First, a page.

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Sep 05, 2019

Young Enterprise Scheme participants take wares to Nelson Market

Several teams of Young Enterprise Scheme participants have put their products to the test at Nelson Market.

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Several teams of Young Enterprise Scheme participants have put their products to the test at Nelson Market.

The secondary students had a range of wares for sale including rimu cufflinks, high-protein sauce and bamboo toothbrushes.

Eilish van Zeist and Becky Richards, from a Nelson College for Girls team, were selling their hand-painted bamboo toothbrushes for $3.50 each or two for $6 under their Eco Smilez brand. They also had unpainted brushes on offer.

The designs were applied using non-toxic paint followed by a waterproof covering.

Sustainability was a major focus for the team so fast-growing bamboo appealed as did the ability to compost most of the product once it was used.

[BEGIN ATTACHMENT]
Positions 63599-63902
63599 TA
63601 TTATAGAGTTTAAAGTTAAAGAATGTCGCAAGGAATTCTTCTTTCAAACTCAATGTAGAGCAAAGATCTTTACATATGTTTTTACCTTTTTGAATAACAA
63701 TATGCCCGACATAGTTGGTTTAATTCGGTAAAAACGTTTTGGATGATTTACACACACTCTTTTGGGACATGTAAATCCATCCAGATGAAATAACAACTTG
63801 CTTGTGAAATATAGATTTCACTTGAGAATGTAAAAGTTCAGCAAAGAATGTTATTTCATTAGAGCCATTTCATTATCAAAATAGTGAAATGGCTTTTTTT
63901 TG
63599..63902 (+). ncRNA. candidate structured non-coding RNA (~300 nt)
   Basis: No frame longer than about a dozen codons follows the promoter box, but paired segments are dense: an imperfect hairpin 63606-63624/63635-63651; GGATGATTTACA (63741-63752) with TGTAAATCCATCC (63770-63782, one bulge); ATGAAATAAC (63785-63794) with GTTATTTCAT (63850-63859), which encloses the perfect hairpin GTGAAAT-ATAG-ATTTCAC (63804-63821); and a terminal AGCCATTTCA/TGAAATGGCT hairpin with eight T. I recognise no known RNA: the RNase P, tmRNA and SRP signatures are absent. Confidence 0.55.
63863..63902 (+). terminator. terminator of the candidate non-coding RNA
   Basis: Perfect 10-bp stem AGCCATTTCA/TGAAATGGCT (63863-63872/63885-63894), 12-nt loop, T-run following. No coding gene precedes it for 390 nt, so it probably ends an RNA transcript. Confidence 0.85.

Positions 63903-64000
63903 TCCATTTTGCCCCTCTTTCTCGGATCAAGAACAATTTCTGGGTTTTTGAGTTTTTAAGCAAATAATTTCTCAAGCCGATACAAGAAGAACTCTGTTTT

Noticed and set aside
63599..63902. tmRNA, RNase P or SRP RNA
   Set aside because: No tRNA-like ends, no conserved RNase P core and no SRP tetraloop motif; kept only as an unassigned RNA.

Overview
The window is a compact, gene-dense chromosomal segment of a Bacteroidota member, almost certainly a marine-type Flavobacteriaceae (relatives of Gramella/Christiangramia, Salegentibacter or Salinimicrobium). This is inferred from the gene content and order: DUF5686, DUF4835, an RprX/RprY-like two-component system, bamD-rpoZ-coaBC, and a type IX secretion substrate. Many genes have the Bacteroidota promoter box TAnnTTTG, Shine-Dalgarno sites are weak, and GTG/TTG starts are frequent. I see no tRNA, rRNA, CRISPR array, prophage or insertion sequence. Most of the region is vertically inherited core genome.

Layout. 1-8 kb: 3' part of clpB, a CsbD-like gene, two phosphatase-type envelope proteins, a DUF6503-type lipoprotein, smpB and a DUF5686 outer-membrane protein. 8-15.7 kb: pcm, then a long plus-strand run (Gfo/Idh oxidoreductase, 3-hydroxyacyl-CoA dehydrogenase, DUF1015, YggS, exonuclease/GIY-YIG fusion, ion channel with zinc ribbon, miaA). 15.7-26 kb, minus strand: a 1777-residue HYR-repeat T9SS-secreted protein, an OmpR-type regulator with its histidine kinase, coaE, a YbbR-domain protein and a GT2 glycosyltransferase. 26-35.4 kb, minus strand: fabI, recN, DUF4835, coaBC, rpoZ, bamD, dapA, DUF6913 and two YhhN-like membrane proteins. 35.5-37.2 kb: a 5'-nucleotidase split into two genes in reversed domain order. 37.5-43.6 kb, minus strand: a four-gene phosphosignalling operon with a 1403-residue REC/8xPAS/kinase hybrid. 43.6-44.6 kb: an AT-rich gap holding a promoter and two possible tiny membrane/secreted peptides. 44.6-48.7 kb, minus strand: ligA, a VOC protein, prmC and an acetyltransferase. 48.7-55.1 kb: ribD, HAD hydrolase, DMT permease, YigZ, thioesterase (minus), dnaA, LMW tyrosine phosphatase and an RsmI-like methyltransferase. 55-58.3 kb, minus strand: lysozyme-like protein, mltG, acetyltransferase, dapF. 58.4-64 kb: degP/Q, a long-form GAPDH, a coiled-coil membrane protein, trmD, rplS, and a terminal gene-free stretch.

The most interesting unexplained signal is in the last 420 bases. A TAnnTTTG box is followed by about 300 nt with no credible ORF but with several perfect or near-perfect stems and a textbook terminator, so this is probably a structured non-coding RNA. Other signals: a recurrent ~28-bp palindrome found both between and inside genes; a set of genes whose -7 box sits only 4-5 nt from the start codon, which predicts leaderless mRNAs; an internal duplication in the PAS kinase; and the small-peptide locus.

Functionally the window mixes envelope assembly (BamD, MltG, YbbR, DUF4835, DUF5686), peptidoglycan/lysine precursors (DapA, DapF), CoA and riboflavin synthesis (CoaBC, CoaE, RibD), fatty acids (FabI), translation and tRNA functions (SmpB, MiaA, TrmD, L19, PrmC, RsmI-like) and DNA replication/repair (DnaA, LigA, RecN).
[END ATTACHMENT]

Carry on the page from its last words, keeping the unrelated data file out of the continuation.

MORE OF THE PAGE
Becky said after the bristles were cut off a used toothbrush, it could be put in the compost, paint and waterproof coating included.

The sustainability of the product also appealed to the team's target market – the Generation Z cohort.

"People our age are more into that kind of thing," Eilish said.

The team had a positive response to their toothbrushes at school, with fellow students buying the product, often for their parents as well.

A team from Nayland College called the Seven 13s had a vegan, high-protein sauce on sale that was also gluten and dairy free.

Team member Ella Holmes said the product, called Supa Sauce, was made by a chef in a commercial kitchen, then bottled by the team in the commercial kitchen at school.

As well as Nelson Market, the team members had sold their sauce at Isel Market and a school open night.

"We've had lots of orders," Holmes said.

The Seven 13s were also in talks with a nationwide retailer.

Another team with retail links was Rimu Revival from Nelson College, which had rimu cufflinks for sale at Nelson Tailors Menswear.

"They're going really well," said team member James Clifford.

The team of five fashioned the cufflinks from pieces of rimu that had been discarded during the renovation of a heritage home.

"It's a unique way to integrate [the wood] into men's fashion and we're all into making things," Clifford said.

The cufflinks included a splash of navy blue, deep red or honey gold via the addition of dye to the resin.

Young Enterprise Scheme regional co-ordinator Amanda Kane said there were 41 teams of students involved with the scheme this year in the Nelson-Marlborough region. Selling their products at a trade fair or market day was one of the challenges for the participants who were in years 12 and 13.

 

Read the full Article here.